Multiple bottles of medications with a low number needed to treat are filled by a pharmacist for patients with dark overlay.

You’ve probably heard the quote, “Above all, do no harm.” It’s an adage we physicians are taught from day one. We learn that every medical intervention has benefits and risks, and assessing that risk/benefit relationship is a critical part of helping patients achieve and maintain their health.

In the medical community, we primarily weigh the balance between benefits and risk using the measuring stick of “number needed to treat” (NNT), as well as “number needed to harm” (NNH).

This metric is useful for you to consider, too, because while your doctor makes treatment recommendations, the decision is ultimately yours. When you’re deciding whether to take a medication, for example, you need to consider the advantages and disadvantages of treatment options. Knowing about NNT can help you assess potential risks, including side effects and drug interactions.

Let’s further define number needed to treat (and number needed to harm) to help you navigate the systems that are, undoubtedly, trying to sell you something.

What Is Number Needed to Treat (NNT)?

Number needed to treat (NNT) refers to results of pharmaceutical clinical trials. It can be a convoluted topic to discuss, so I’m going to use the most straightforward laymen’s terms. Wikipedia’s definition of NNT takes a concise approach: NNT is the average number of patients who need to be treated to prevent one additional bad outcome.

For example, in a clinical trial, how many patients need to be treated for one of them to benefit when compared with a control group? That number is the number needed to treat.

NNT is reported as a number, and the lower the number, the better.

Let’s take the following example: If a drug has an NNT of 10, it would take 10 people treated with the drug to observe one case of benefit or avoidance of one bad outcome. In other words, an NNT of 10 means one in ten people sees a benefit from that drug. That’s far less compelling than an NNT of one, which means the benefit is present in all people who are treated.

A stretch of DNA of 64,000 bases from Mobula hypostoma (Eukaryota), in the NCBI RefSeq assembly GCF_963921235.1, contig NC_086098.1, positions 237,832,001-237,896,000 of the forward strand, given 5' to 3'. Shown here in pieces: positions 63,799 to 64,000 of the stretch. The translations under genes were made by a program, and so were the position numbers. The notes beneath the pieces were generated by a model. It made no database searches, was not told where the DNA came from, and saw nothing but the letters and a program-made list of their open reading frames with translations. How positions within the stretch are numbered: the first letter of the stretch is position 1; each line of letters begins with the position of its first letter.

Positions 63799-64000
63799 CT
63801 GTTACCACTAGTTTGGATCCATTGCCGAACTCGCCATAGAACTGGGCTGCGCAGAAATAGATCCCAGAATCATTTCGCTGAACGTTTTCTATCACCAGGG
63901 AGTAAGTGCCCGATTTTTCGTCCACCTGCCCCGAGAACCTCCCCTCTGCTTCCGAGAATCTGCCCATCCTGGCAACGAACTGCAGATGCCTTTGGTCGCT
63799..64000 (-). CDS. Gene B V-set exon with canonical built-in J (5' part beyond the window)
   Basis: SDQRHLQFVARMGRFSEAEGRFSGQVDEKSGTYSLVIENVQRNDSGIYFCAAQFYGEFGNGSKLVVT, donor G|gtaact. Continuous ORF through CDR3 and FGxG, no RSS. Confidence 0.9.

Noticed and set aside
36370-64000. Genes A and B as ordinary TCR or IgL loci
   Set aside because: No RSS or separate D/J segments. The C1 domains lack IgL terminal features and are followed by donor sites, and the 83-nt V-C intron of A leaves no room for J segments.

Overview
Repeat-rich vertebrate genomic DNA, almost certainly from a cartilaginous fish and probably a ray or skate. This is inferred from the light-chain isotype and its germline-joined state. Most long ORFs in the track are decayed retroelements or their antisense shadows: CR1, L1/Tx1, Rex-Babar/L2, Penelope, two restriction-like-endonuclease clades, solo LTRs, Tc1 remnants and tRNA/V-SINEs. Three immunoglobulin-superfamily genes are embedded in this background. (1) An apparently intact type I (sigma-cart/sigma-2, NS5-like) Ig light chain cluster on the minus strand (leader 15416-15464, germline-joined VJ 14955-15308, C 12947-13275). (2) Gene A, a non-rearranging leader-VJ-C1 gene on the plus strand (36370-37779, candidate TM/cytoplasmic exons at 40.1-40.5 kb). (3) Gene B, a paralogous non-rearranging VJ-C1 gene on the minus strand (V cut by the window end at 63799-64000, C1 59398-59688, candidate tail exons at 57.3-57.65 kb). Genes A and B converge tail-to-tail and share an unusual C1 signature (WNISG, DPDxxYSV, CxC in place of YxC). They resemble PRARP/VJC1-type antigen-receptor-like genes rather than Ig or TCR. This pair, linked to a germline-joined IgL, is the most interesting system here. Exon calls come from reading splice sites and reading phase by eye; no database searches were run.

If you’re looking for a drug with a high benefit, you want an intervention with a low NNT.

 

Infographic: Number Needed to Treat

 

Hand-in-hand with number needed to treat is number needed to harm (NNH). NNH represents the average number of patients who need to be exposed to a risk factor from a particular drug before harm is caused.

Let’s imagine a drug we’re studying has an adverse effect of causing blood clots. NNH reflects the number of people who didn’t develop blood clots during the clinical trial. Very simply, the lower the NNH, the more risk or harm.

The formulas that determine NNT and NNH are complicated. Just to give you an idea, here’s an example of one from the National Institutes of Health (NIH):

But you don’t need to master a formula to use NNT and NNH as a meaningful indicator. The bottom line is, NNT and NNH vary widely, and could cause serious issues if someone is taking a drug unnecessarily.

Why Should You Know About Number Needed to Treat?

There’s a powerful force we can fall prey to when we don’t know about NNT: marketing.

We are exposed to incalculable amounts of marketing — while watching the evening news or our favorite sports team; while listening to a podcast or a playlist on a run or while cooking dinner. It’s ubiquitous; it’s insidious — and often, it’s very slickly done.

Ads for medications are cunning; they target us on every level they can — universally appealing visual cues, music that engages us while they list the adverse effects, just the right language — while speaking to our pain points. These carefully crafted ads exist to make people talk to their doctors about that medication. And they do!

This is a place where I believe a physician needs to pay close attention. Too often the physician will write an unnecessary prescription because it enables them to move on to the next patient. There’s even a term for this in the medical community: the trophy. If a patient comes looking for a prescription, it’s considered easier to give them one so they feel like they got something worthwhile. “Let them leave with a trophy!”

The truth is, it’s much more difficult and time-consuming for a doctor to explain why we shouldn’t do something than it is to just do the thing. In fact, the hardest thing is to do nothing and to reassure, but sometimes that’s the best way to do no harm.

Patients Deserve Individualized Care

This may seem obvious, but patients are individuals. They respond individually to diseases and to treatments. Every treatment has not only a risk of harm, but also a risk of cost and inconvenience.

When a doctor takes the time to have an actual back-and-forth conversation with a patient, the two individuals can become a team, deciding the best course of action. Indicators like number needed to treat and number needed to harm give physicians and patients information that can clarify how beneficial — or harmful — a particular pharmaceutical actually is.

These are the kinds of measurements that can help us discern the right course for health — not the filtered glow of a warm camera shot.

David C. Rosenberg

Dr. David Rosenberg

Dr. Rosenberg is a board-certified Family Physician who received his medical degree from the University of Miami in 1988. He completed his residency in Family Medicine at The Washington Hospital in Washington, Pennsylvania in 1991 and then practiced Emergency Medicine at Palm Beach Gardens Medical Center for two years. In 1993 he started private practice in Jupiter and completed additional studies at Mercer University, Macon, Georgia where he obtained a BS in Chemistry in 1983.

Dr. Rosenberg has been married to his wife Mary for 35 years and they have three grown children together. Some of his interests include sailing, snow skiing, self-development and playing piano.